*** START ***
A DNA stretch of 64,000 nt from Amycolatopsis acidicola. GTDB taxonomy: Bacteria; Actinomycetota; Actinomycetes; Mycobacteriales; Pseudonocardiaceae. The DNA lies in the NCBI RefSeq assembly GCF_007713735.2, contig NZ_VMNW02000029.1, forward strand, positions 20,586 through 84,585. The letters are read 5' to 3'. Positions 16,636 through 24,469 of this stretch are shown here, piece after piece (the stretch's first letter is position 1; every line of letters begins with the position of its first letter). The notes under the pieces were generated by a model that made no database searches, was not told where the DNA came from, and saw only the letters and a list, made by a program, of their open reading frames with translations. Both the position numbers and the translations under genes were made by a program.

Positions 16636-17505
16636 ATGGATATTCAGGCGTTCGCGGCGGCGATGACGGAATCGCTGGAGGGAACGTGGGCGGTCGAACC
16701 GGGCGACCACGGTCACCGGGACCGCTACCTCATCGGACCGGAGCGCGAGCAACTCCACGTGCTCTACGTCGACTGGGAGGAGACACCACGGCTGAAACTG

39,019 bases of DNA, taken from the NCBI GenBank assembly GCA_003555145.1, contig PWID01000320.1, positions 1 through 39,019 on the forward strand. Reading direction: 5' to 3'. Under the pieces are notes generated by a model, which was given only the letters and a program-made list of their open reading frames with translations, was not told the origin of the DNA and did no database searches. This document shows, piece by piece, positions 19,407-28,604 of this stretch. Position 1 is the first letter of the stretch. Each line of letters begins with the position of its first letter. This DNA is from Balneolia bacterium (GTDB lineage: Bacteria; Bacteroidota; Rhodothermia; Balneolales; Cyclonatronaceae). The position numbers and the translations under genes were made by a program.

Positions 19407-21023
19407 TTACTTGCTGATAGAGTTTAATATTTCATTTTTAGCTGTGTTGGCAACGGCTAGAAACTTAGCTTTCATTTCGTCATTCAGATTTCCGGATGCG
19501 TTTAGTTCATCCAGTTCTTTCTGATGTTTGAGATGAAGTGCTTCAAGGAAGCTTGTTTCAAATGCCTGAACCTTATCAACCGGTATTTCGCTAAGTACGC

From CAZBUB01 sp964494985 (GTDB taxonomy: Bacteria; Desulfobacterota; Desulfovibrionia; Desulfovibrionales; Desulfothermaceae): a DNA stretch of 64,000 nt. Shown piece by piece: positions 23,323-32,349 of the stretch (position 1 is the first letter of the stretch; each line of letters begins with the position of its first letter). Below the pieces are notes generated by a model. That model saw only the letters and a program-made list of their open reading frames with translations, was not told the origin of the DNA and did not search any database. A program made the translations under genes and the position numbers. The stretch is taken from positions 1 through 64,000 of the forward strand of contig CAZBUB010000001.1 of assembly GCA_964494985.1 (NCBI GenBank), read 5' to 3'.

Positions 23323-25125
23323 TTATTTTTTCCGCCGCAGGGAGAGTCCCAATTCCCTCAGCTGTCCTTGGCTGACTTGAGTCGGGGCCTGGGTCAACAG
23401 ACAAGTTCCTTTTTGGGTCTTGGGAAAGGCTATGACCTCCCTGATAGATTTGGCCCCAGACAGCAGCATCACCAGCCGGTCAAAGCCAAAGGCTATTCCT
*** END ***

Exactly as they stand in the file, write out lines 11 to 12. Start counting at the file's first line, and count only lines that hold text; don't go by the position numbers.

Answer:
23323 TTATTTTTTCCGCCGCAGGGAGAGTCCCAATTCCCTCAGCTGTCCTTGGCTGACTTGAGTCGGGGCCTGGGTCAACAG
23401 ACAAGTTCCTTTTTGGGTCTTGGGAAAGGCTATGACCTCCCTGATAGATTTGGCCCCAGACAGCAGCATCACCAGCCGGTCAAAGCCAAAGGCTATTCCT